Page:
Current Cites

June 2016

Edited by Roy Tennant

Contributors: Warren Cheetham, Peter Hirtle, Leo Robert Klein, Nancy Nyland

Leetaru, Kalev. "Should All Academic Research Be Free And What Wikipedia Can Teach Us About PublishingForbes  (14 June 2016)( - Kalev Leetaru clearly outlines the challenges and opportunities that academic publishing faces moving from print to online publishing, with most of the article explaining the current model and its difficulties. He then unpacks the question, “Why is it that academic papers are published to the web in PDF format as static historical museum snapshots of a field at a moment in time, when the rest of the web is a living breathing dynamic ecosystem of content that changes in real time?” This draws the comparison to Wikipedia “as a living and constantly evolving source of knowledge” and proposes some possible models to explore. Pieces like this that explain library issues to a general audience (in this case, the business and finance audience of Forbes) are incredibly useful to share with both managers/decision-makers, and library colleagues who need a primer on current library issues. - WC

Levine, Melissa, Richard C.  Adler, and Justin  Bonfiglio. Finding the Public Domain: Copyright Review Management System Toolkit  Ann Arbor, Michigan: Michigan Publishing, 13 June 2016.( - No one has done more to identify public domain works than the Copyright Review Management System at the University of Michigan Library. This toolkit describes the research methods, technology, and collaborations that have enabled it to identify over 300,000 items in the HathiTrust database that are in the public domain. It shows that while implementing a legally sound methodology for identifying public domain works is not easy, it is also within the grasp of most libraries. Full disclosure: I have served on the CRMS Advisory Working Group. - PH

Marcum, Deanna B. "Continuing Education for Information ProfessionalsEDUCAUSE Review Online  (13 June 2016)( - Short but sweet piece on the continuing education needs of librarians and IT staff. The author emphasizes the fact that we have moved from isolated institutions with much of our content on-site, to networked communities where outreach and user-centered services are primary goals. - LRK

Publishers Communication Group, . Library Budget Predictions for 2016  Boston, MA: Publishers Communication Group, 2016.( - The concept of no longer assessing “inputs," but instead outputs or outcomes has become standard in libraries. Here is a report about library funding for numbers people who still like to see the inputs. After all, if libraries are not adequately funded, there will be neither inputs nor outcomes. The data is broken out in two ways: by type of library (academic, government, corporate or medical), and geographically by continent. The good news is that, globally, libraries are predicting increases in funding between 1% and 2%, on average. With apologies to Mark Twain, the reports of the death of print have been greatly exaggerated. There are still libraries increasing their print holdings, even print journals, although they are in a minority. Academic libraries in the category called "academic top" in North America are the most likely to have replaced print journals with e-journals, and adopted a discovery service. For those who do not have time to peruse all 41 pages, there is a summary on Flavorwire as mentioned in the June 3rd Library Link of the Day - NN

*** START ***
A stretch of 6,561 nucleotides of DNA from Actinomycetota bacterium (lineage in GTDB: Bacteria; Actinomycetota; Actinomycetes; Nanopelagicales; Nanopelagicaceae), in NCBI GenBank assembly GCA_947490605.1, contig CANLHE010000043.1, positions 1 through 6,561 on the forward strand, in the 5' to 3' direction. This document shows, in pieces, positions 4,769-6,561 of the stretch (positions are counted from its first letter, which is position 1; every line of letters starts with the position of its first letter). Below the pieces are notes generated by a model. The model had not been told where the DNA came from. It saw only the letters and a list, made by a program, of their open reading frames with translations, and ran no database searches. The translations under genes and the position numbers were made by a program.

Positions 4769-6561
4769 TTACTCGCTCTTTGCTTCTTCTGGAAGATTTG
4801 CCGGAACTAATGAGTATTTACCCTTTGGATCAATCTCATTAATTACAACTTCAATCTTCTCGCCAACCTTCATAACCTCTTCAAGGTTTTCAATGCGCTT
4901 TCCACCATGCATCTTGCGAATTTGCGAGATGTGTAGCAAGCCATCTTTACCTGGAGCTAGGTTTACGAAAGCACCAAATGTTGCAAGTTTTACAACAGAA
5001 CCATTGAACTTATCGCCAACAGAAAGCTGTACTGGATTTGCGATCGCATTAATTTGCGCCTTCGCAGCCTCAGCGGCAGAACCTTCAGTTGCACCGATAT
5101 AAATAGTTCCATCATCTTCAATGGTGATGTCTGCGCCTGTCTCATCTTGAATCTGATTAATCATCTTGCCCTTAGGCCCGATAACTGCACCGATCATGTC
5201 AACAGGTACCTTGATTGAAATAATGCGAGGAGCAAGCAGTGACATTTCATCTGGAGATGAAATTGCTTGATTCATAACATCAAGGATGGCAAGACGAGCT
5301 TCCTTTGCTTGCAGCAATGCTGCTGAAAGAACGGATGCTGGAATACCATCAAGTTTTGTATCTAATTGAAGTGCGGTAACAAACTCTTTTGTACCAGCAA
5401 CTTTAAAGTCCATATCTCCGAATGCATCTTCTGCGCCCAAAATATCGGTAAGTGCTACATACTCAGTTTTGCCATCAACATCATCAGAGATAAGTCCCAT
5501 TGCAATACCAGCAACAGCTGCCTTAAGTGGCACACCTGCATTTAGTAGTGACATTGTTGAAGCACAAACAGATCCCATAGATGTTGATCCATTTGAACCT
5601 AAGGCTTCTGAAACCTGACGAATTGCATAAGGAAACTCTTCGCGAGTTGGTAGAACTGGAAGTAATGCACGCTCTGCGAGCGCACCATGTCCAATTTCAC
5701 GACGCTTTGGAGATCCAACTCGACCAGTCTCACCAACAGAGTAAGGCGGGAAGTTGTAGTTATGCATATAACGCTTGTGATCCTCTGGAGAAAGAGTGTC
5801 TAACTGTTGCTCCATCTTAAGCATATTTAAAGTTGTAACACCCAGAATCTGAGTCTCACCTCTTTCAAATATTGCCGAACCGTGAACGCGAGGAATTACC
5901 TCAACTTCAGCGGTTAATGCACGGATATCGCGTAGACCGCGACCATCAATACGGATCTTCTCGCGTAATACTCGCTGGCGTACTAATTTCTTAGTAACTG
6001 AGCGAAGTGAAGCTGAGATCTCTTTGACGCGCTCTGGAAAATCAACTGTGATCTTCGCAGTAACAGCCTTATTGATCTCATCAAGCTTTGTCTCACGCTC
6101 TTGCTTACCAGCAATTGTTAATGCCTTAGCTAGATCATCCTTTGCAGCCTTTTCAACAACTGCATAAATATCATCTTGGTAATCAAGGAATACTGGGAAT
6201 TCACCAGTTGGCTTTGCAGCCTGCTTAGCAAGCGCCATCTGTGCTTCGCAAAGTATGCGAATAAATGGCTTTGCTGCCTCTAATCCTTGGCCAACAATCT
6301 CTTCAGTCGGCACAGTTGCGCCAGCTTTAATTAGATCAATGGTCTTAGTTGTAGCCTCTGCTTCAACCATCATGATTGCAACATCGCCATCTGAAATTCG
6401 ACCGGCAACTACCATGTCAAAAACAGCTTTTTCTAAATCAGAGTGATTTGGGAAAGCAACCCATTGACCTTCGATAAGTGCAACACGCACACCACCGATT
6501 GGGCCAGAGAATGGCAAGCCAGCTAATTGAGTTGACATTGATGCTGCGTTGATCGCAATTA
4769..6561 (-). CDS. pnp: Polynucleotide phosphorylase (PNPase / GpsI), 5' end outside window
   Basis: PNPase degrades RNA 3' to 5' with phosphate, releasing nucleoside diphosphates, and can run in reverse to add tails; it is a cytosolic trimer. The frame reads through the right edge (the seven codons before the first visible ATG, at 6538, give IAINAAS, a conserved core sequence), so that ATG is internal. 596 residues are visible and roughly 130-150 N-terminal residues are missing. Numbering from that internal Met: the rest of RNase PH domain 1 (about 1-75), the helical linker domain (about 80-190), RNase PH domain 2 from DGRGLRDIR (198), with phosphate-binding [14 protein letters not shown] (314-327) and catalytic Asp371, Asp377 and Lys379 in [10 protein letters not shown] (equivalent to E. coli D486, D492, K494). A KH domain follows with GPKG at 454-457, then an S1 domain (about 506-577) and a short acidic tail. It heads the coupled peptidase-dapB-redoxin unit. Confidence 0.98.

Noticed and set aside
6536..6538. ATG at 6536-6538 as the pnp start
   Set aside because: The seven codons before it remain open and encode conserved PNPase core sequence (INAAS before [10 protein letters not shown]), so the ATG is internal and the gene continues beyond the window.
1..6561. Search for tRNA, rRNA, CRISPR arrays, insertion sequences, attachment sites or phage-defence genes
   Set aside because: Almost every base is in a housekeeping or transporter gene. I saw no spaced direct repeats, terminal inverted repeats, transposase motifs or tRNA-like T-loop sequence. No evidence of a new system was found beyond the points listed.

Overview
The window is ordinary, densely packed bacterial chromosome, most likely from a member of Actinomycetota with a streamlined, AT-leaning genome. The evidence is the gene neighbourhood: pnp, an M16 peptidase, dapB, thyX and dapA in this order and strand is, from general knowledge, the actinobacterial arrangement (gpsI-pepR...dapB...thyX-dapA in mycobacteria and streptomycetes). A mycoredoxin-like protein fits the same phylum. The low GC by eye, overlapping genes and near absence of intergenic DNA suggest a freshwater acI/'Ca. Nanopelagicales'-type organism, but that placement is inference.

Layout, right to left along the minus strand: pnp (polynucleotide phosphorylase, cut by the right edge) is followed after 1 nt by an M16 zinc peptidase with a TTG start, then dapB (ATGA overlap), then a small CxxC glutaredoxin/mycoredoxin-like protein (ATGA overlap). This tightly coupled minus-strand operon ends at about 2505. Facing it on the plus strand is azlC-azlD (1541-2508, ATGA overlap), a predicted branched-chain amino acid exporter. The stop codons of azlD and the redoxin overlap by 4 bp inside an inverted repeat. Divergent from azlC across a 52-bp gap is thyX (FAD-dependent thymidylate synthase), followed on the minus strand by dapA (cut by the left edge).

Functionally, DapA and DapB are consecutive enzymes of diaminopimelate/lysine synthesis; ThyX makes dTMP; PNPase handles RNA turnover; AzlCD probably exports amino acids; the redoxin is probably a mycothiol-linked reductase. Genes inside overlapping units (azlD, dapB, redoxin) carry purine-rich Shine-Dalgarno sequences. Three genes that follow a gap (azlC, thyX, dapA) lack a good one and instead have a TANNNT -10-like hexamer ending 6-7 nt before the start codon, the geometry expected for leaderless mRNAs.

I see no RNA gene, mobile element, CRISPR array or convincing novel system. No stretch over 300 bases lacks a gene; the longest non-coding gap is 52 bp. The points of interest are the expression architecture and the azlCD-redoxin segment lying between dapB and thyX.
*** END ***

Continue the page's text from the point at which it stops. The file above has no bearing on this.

Rosa, Kathy, Ed.. "The State of America's Libraries 2016: A Report from the American Library AssociationAmerican Libraries: Special Issue  (April 2016)( - The American Library Association (ALA) has been publishing an annual report on the State of America's Libraries since 2006. This eleventh report summarizes issues and trends in academic, school and public libraries. The national issue most affecting technology is "Privacy in the Digital Age." ALA has endorsed Let's Encrypt", which would allow libraries to obtain a server certificate at zero cost. While some of the ideas discussed affect only one type of library, many of them, such as the Libraries Transform initiative, have useful ideas for all types of libraries. The report displays a banner from their "Because" campaign: "Because employers want candidates who know the difference between a Web search and research." Following up on the Libraries Transform site, they have other clever ideas for library banners, such as: "Because there is no single source for information (sorry, Wikipedia.) - NN

Sims, Nancy. "My Unpublished Research Was Scooped? Misconduct Reveals One Way Copyright Preserves Academic ValuesCollege & Research Libraries News  77(6)(June 2016): 296-301. ( - One often hears that copyright is necessary to foster innovation and creativity. In this engaging account of one of the rare lawsuits involving academics, Nancy Sims illustrates how copyright, if drawn too broadly, could actually hamper scholarship. She uses the lawsuit as the basis for an accessible explanation of two key aspects of copyright: the idea/expression dichotomy and the merger doctrine. Thanks to these doctrines, and to the surprise of many academics, "there are essential features of scholarship that are intentionally protected from copyright ownership." - PH